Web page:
The most illustrious figure in the history of Islamic mathematics is Abu’l-Fath Omar ibn Ibrahim Al-Nisaburi Khayyámi (ca.1048-ca.1130) known in the West as Omar Khayyam, the “Tentmaker”. Khayyam was born in Nishapur, in Persia. His principal work in mathematics is Algebra.
He did research in physics and invented a water balance that was for a long time known by his name. He was also involved in a program of calendar reform initiated by the Seljuk sultan Melikshah. The Jalali calendar that he and his colleagues created is still used. He refers to this work in one of the quatrains of his Rubaiyat, the volume of poetry that made him far more famous in the West than his mathematics.
Ah, but my Computations, People say,
Reduced the Year to better reckoning? — Nay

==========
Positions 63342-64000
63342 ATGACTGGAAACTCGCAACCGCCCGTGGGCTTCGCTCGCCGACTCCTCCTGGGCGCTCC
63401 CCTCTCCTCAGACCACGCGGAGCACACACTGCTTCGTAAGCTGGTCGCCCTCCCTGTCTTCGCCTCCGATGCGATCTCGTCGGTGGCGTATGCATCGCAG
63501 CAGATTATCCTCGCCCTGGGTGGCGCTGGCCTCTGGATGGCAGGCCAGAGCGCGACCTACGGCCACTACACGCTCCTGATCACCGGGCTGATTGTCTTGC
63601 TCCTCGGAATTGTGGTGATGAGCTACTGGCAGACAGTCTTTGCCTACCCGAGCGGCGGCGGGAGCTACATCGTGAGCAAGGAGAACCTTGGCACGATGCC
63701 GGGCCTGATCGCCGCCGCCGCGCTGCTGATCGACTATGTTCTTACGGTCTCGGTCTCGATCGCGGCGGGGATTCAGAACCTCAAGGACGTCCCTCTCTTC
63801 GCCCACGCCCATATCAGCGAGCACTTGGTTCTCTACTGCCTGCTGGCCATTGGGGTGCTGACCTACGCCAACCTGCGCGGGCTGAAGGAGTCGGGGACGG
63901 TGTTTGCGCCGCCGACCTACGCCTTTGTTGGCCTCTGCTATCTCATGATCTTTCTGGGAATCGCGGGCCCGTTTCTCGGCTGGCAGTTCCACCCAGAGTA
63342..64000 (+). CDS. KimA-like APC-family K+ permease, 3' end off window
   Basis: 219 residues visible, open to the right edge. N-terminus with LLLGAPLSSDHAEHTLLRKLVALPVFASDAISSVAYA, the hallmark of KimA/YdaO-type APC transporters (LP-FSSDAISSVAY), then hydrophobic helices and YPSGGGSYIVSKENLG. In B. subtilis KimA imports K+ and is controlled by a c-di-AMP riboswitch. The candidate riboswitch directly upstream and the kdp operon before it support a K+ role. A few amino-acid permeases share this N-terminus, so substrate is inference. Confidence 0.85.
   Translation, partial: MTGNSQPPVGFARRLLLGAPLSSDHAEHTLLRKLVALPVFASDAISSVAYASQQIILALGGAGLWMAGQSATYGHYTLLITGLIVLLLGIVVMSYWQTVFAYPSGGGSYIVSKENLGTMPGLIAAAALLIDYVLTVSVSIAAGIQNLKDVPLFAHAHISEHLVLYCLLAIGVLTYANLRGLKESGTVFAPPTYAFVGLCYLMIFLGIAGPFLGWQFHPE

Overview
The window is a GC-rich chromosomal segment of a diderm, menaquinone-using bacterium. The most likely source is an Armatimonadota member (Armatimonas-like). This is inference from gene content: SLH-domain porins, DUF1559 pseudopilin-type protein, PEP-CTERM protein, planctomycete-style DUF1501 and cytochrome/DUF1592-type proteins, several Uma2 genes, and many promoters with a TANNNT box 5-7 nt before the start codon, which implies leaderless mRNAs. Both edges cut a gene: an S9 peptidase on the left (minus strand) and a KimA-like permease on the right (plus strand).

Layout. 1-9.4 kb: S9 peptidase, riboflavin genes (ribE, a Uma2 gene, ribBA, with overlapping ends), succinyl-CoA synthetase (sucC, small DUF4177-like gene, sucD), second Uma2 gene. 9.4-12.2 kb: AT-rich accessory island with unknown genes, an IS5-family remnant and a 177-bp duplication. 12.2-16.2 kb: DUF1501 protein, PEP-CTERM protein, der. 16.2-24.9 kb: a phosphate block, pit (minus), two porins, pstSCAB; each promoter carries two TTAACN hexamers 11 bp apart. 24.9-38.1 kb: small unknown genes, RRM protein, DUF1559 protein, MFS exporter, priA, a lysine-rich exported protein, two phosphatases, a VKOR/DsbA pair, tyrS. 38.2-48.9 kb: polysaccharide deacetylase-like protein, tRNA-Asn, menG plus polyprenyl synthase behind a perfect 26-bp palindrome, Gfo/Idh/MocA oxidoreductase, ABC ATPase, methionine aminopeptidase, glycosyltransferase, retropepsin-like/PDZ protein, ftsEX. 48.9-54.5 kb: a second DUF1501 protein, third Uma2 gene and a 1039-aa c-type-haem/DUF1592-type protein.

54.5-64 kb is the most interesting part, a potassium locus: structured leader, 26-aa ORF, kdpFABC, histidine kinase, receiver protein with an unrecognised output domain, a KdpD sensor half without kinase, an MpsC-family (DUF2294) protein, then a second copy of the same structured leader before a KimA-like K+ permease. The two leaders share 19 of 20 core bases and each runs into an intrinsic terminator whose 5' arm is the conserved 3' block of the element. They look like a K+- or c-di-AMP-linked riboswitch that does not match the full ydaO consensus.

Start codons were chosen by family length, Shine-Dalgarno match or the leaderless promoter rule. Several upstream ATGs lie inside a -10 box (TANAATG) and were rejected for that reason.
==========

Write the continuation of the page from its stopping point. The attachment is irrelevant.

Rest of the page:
‘Twas only striking from the Calendar
Unborn To-morrow, and dead Yesterday.
Khayyám measured the length of the year as 365.24219858156 days.*
*Khayyam measured the length of the year as 365.24219858156 days. Two comments on this result. Firstly it shows an incredible confidence to attempt to give the result to this degree of accuracy. We know now that the length of the year is changing in the sixth decimal place over a person’s lifetime. Secondly it is outstandingly accurate. For comparison the length of the year at the end of the 19th century was 365.242196 days, while today it is 365.242190 days.MacTutor biography by J J O’Connor and E F Robertson.
*The information from the book “Aladdin’s Lamp” How Greek Science Came to Europe Through Islamic World” by John Freely